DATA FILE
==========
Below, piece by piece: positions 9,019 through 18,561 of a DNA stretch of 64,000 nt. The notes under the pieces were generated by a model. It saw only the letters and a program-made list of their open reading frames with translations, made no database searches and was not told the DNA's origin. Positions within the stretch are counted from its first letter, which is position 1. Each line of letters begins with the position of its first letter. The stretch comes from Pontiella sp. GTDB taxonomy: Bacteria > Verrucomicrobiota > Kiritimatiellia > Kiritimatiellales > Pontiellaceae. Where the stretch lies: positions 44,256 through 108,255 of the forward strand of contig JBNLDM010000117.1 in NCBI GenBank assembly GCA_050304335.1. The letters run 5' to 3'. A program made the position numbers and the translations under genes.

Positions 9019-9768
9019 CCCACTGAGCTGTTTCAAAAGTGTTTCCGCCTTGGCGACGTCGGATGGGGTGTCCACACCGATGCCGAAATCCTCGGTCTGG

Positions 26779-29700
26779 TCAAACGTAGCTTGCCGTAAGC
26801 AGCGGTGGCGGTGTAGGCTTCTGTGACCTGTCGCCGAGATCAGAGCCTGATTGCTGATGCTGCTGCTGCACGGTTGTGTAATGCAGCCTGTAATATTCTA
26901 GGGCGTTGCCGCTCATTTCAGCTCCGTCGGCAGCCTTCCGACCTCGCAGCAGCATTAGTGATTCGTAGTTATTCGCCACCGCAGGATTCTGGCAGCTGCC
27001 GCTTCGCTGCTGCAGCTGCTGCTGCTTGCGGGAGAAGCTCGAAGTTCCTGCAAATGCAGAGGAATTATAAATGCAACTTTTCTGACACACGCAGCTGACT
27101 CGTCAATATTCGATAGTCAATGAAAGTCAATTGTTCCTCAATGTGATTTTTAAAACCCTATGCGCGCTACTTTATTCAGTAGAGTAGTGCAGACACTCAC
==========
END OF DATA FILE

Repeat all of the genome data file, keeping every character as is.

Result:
Below, piece by piece: positions 9,019 through 18,561 of a DNA stretch of 64,000 nt. The notes under the pieces were generated by a model. It saw only the letters and a program-made list of their open reading frames with translations, made no database searches and was not told the DNA's origin. Positions within the stretch are counted from its first letter, which is position 1. Each line of letters begins with the position of its first letter. The stretch comes from Pontiella sp. GTDB taxonomy: Bacteria > Verrucomicrobiota > Kiritimatiellia > Kiritimatiellales > Pontiellaceae. Where the stretch lies: positions 44,256 through 108,255 of the forward strand of contig JBNLDM010000117.1 in NCBI GenBank assembly GCA_050304335.1. The letters run 5' to 3'. A program made the position numbers and the translations under genes.

Positions 9019-9768
9019 CCCACTGAGCTGTTTCAAAAGTGTTTCCGCCTTGGCGACGTCGGATGGGGTGTCCACACCGATGCCGAAATCCTCGGTCTGG

Positions 26779-29700
26779 TCAAACGTAGCTTGCCGTAAGC
26801 AGCGGTGGCGGTGTAGGCTTCTGTGACCTGTCGCCGAGATCAGAGCCTGATTGCTGATGCTGCTGCTGCACGGTTGTGTAATGCAGCCTGTAATATTCTA
26901 GGGCGTTGCCGCTCATTTCAGCTCCGTCGGCAGCCTTCCGACCTCGCAGCAGCATTAGTGATTCGTAGTTATTCGCCACCGCAGGATTCTGGCAGCTGCC
27001 GCTTCGCTGCTGCAGCTGCTGCTGCTTGCGGGAGAAGCTCGAAGTTCCTGCAAATGCAGAGGAATTATAAATGCAACTTTTCTGACACACGCAGCTGACT
27101 CGTCAATATTCGATAGTCAATGAAAGTCAATTGTTCCTCAATGTGATTTTTAAAACCCTATGCGCGCTACTTTATTCAGTAGAGTAGTGCAGACACTCAC